Are US Sanctions Against Venezuela a Regime Change Precursor?

The attempt to change the government in Venezuela and the unequivocal support of the opposition from the United States can hardly be considered a spontaneous phenomenon. For Washington, Nicolas Maduro has been a hostile figure from the very beginning of his rule in 2013. Economic sanctions are a traditional instrument of pressure on such leaders. The dynamics of ramping up US sanctions against Venezuela is an informative indicator of the American policy. It is also interesting from the point of view of the practice of using sanctions to solve foreign policy tasks.

The restrictive measures against Caracas reflect patterns that are well described in academic literature. A change of political regime or a change of the domestic political course is one of the most common reasons for introduction of unilateral sanctions. They often precede attempts of coup d’état, revolutions or other forms of regime change. In the case of Venezuela, it is difficult to estimate the role of foreign special services in the developments that are unfolding now. It is obvious that the country has a high protest potential both in society and in elite groups and it would be an exaggeration to link what is happening only to the actions of foreign agents. However, the sanctions have consistently weakened the economic base of the current government.

The first sanctions against the Maduro government were imposed by the Americans in December 2014. It is interesting that they were initiated by Congress, not by the US president, although the initiative is usually taken be the executive. The introduction of sanctions was apparently preceded by a rather lengthy assessment of the situation in Venezuela by the Americans. The main motive for the introduction of restrictive measures was the human rights situation and the general perception of Maduro as a leader who was trying to concentrate the power in his hands. On December 18, 2014, Congress adopted the “Venezuela Defense of Human Rights and Civil Society Act” (PL 113-278). The Act pointed to a serious decline in the quality of life in the country as a result of government actions, including judiciary infringement, journalists harassment, public protests suppression, arrests of opposition leaders, etc. Of course, the document proclaimed the US commitment to promote democracy in the name of the people of Venezuela.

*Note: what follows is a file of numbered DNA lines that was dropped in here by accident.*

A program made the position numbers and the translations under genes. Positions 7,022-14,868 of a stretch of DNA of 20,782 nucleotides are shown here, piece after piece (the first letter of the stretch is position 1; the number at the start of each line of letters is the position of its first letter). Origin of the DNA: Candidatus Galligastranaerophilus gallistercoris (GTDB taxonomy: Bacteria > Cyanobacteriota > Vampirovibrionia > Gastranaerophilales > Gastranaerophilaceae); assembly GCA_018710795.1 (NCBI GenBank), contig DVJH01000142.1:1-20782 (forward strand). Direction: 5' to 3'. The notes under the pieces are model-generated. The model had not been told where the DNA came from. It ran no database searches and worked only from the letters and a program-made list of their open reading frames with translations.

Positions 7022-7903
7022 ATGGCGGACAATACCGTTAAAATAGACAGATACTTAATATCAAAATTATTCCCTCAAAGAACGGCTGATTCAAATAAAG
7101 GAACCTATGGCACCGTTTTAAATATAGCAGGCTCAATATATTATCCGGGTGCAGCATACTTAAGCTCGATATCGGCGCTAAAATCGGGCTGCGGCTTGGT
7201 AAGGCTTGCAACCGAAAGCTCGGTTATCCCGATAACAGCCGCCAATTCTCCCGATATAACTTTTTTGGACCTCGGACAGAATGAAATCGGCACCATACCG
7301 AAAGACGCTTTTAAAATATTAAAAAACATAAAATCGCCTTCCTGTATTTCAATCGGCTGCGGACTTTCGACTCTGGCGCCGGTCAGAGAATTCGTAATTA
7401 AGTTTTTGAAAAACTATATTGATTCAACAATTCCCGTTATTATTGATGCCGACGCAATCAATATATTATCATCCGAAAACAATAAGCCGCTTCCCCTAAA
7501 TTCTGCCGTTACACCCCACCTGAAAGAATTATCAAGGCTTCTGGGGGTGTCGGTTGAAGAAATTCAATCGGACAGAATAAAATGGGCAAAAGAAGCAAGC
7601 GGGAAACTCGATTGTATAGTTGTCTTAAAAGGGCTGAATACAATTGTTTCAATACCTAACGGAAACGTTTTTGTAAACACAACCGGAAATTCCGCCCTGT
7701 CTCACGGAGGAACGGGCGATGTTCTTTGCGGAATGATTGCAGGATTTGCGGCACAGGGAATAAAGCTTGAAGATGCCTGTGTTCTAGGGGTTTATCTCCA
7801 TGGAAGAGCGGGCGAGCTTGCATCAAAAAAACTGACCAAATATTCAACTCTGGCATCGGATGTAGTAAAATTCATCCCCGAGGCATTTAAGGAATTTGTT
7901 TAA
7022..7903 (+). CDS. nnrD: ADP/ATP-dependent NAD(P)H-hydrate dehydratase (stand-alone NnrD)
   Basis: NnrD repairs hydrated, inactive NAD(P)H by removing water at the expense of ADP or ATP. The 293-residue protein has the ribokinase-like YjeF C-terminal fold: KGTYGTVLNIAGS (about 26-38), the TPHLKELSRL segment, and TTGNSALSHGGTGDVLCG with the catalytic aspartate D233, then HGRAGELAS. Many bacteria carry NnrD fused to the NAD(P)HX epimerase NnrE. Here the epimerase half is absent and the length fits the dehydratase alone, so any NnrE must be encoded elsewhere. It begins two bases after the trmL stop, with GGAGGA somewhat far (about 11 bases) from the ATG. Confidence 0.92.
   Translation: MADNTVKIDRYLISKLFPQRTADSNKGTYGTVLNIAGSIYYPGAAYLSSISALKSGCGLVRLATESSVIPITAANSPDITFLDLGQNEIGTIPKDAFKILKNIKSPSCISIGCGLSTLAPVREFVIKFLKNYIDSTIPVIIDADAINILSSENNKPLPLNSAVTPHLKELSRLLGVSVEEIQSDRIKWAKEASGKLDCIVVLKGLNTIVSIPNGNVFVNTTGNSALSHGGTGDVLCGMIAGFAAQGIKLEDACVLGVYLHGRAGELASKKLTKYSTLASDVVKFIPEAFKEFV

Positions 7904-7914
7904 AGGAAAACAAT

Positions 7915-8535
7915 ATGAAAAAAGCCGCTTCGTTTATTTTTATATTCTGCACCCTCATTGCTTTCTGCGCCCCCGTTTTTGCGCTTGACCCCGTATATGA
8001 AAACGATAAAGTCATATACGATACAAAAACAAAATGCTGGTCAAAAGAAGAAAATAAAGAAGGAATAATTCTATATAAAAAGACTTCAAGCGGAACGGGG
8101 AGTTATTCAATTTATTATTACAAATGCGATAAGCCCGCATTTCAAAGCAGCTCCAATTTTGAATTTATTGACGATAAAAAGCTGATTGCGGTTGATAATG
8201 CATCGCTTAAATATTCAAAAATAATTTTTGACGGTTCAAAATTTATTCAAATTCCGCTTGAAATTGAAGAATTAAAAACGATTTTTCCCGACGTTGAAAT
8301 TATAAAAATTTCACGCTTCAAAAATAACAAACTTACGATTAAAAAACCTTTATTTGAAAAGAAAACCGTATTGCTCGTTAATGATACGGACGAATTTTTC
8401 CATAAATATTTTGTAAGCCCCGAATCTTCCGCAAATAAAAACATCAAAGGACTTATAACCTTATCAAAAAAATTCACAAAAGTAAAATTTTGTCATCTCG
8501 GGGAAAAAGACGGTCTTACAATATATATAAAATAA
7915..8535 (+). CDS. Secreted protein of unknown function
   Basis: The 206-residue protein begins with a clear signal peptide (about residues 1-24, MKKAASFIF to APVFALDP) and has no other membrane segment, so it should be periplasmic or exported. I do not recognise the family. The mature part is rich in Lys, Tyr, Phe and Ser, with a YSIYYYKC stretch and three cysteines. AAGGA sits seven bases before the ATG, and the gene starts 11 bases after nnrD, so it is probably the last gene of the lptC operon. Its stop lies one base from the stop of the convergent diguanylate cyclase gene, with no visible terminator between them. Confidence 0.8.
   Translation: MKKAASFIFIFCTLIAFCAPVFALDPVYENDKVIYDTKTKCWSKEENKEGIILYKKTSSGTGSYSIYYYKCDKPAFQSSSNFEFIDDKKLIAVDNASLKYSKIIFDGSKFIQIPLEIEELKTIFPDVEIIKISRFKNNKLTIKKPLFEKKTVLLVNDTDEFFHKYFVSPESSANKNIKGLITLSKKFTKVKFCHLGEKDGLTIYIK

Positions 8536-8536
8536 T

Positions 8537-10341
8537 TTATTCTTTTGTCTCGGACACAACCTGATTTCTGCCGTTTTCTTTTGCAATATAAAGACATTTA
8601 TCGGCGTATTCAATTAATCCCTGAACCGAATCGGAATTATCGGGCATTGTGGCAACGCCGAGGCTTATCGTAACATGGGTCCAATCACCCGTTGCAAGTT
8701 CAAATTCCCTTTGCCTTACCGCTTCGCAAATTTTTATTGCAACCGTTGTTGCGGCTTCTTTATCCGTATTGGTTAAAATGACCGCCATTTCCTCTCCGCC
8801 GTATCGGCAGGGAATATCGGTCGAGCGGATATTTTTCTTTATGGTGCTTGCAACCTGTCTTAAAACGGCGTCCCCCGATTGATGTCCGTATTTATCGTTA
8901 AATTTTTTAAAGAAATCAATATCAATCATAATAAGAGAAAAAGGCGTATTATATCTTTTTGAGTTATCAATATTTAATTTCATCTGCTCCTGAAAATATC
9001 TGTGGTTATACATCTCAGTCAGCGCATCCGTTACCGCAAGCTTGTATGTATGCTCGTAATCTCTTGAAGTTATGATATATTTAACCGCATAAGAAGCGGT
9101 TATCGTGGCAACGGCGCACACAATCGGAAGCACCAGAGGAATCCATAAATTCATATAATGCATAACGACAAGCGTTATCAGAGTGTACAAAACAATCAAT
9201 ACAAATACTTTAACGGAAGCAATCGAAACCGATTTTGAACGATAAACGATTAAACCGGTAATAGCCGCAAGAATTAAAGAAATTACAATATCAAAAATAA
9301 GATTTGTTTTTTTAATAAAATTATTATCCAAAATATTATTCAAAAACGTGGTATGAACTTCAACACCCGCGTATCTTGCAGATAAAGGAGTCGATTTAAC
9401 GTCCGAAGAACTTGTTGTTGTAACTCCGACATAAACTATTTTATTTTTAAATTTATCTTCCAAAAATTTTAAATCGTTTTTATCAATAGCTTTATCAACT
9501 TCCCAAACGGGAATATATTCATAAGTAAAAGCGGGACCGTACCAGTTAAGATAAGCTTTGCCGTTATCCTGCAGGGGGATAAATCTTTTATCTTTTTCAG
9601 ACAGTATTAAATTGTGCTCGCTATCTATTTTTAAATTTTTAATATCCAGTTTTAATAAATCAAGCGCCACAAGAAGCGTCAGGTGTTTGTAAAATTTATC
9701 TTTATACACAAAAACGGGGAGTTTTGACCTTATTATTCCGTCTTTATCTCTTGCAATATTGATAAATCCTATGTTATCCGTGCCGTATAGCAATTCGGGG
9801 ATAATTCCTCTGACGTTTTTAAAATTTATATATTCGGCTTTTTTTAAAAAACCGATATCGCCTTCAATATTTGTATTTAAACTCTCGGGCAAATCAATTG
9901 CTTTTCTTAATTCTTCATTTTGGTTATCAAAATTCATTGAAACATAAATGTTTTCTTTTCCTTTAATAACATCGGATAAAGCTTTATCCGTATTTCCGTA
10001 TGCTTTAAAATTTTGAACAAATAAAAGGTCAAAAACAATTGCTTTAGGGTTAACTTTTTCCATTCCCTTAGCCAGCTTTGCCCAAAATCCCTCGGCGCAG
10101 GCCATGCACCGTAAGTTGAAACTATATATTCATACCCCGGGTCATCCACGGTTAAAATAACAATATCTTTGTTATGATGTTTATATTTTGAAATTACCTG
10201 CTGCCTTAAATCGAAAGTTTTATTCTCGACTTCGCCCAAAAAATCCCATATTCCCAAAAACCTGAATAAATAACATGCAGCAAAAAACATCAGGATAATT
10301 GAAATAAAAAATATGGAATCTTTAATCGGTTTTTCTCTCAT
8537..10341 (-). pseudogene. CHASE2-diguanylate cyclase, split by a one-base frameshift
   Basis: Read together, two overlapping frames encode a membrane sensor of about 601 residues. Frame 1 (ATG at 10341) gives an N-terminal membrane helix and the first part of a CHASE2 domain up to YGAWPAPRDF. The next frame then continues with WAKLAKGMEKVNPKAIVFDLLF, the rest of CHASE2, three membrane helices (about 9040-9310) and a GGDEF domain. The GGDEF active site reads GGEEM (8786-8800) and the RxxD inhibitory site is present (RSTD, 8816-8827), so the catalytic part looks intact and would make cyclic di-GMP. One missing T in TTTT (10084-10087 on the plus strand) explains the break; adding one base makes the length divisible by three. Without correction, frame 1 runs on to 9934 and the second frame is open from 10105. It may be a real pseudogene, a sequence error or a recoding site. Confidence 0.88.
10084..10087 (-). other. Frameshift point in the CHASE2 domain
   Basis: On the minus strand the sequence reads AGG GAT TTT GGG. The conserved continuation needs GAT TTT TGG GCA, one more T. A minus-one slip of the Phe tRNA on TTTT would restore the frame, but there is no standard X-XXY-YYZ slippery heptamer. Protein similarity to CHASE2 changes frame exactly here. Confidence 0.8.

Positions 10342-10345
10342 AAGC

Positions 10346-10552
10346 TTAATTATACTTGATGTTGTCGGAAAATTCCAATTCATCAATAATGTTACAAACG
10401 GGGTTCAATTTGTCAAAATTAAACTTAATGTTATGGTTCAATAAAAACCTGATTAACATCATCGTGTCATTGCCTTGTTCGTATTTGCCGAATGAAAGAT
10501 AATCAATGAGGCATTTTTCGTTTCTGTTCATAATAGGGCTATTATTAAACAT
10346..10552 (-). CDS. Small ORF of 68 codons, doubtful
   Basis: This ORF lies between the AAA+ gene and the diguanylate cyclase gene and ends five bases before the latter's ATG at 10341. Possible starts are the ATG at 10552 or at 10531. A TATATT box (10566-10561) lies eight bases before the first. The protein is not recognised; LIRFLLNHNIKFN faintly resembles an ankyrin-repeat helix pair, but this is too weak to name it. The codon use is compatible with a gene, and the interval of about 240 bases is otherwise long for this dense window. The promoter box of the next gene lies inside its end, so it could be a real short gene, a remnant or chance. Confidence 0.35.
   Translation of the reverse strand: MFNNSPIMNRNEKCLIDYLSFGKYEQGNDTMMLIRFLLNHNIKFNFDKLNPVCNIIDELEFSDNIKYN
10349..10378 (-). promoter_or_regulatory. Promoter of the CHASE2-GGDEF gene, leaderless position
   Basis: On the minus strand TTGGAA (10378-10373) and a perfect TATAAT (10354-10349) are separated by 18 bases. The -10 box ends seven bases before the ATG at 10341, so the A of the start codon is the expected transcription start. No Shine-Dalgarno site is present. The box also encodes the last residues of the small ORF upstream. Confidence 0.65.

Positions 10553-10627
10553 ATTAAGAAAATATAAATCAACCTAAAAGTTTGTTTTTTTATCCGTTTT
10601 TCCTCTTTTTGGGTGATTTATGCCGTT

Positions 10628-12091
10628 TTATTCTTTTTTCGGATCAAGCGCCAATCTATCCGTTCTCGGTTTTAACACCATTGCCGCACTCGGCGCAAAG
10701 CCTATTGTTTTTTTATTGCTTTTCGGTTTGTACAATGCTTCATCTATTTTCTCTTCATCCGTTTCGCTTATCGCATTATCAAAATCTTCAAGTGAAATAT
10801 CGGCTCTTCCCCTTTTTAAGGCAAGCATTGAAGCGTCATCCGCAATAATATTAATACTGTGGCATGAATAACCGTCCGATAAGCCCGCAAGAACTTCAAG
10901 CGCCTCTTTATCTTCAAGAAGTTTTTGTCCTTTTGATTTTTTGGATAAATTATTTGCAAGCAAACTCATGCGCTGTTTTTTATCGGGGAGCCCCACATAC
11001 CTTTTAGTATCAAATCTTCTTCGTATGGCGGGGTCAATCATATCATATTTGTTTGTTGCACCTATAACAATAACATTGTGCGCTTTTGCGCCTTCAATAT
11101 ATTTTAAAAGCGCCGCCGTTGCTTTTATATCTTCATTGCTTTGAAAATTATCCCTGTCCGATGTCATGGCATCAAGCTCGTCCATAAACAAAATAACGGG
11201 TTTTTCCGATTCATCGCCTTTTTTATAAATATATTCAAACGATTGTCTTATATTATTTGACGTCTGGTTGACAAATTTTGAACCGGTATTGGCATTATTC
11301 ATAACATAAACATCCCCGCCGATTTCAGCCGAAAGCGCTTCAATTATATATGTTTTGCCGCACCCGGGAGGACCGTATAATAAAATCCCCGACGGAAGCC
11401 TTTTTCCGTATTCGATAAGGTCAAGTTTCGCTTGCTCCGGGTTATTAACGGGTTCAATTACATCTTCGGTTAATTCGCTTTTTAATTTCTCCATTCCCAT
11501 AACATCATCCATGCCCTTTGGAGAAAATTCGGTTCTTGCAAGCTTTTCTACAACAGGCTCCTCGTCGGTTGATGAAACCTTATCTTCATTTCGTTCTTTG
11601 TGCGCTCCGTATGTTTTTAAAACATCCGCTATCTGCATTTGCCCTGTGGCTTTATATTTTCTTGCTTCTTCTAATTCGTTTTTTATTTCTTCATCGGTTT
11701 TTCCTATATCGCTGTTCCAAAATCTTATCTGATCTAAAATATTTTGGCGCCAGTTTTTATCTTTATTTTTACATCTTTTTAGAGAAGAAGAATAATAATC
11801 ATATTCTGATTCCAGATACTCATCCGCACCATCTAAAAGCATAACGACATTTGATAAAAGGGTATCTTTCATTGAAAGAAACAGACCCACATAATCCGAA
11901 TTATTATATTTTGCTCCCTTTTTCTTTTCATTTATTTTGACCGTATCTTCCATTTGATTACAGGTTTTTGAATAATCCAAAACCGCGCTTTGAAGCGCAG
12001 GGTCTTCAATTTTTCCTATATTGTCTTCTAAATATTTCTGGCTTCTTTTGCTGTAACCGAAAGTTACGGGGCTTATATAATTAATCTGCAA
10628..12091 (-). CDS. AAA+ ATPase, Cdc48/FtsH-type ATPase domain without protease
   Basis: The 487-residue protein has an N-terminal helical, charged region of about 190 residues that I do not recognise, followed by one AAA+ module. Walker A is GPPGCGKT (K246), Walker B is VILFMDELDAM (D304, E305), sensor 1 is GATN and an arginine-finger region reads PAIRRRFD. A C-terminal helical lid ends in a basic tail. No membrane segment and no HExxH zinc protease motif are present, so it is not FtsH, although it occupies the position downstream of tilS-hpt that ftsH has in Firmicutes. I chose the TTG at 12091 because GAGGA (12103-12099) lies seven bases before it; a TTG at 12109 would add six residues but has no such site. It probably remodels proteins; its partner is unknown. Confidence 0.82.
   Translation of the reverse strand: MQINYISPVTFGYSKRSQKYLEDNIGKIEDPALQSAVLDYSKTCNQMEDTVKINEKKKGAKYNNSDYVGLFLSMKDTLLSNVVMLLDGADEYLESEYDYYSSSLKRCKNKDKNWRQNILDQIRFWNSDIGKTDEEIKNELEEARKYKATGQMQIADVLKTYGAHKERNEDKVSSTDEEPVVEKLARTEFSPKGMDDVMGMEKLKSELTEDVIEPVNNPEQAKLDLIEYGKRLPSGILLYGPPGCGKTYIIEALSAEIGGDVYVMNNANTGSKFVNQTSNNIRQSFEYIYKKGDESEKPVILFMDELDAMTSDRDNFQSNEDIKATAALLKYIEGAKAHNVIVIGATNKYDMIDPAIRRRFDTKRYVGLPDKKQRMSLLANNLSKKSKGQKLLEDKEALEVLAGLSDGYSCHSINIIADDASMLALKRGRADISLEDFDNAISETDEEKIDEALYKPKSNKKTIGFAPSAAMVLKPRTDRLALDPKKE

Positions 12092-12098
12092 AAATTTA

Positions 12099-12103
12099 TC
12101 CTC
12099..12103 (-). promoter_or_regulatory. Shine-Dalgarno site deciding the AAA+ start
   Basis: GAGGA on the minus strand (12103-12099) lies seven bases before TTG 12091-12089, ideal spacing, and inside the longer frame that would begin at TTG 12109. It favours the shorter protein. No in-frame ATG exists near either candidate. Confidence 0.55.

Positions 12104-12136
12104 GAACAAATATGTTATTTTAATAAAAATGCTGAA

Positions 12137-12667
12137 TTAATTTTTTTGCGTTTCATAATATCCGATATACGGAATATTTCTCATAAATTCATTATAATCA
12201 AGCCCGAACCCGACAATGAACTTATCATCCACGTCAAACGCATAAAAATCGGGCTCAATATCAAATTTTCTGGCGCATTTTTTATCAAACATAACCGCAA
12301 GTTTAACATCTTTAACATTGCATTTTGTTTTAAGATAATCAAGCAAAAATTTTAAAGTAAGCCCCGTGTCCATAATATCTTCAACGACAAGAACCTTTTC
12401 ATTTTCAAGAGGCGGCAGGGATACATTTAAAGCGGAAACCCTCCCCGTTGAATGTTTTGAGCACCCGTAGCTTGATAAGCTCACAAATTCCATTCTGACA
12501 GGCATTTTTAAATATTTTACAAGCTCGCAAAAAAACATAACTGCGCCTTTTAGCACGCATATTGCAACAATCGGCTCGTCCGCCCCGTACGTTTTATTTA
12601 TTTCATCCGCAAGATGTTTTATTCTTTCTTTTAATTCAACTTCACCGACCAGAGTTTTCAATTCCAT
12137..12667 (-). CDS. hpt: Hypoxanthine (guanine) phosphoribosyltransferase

However, the sanctions themselves, stipulated by the Act, can hardly be called harsh ones. They were limited by assets freezing and visa restrictions for those involved in human rights violations in Venezuela. American citizens were forbidden to come into economic relations with such individuals and legal entities. In addition, the Act required to report to Congress on the state of media freedom in Venezuela. Nevertheless, the new legislation created the basis for further actions by the administration. It also practically excluded the abolition of sanctions in the current political conditions due to much more complicated legislative procedures in comparison with the executive bodies.

Later on, US presidents consistently ramped up the sanctions pressure on Caracas by their executive orders. On March 8, 2015, President Barack Obama declared a state of emergency in connection with the violation of human rights in Venezuela, which, according to an official document, posed a threat to US national security and foreign policy (Executive Order 13692). The order enacted the International Emergency Economic Powers Act (IEEPA), as well as the National Emergencies Act (NEA) – a standard legislative set in such situations (in the US, a state of emergency can be imposed by the president on a variety of issues – many emergency cases can coexist with the imposed sanctions). In general, Obama’s executive order clarified the provisions of Act PL 113-278.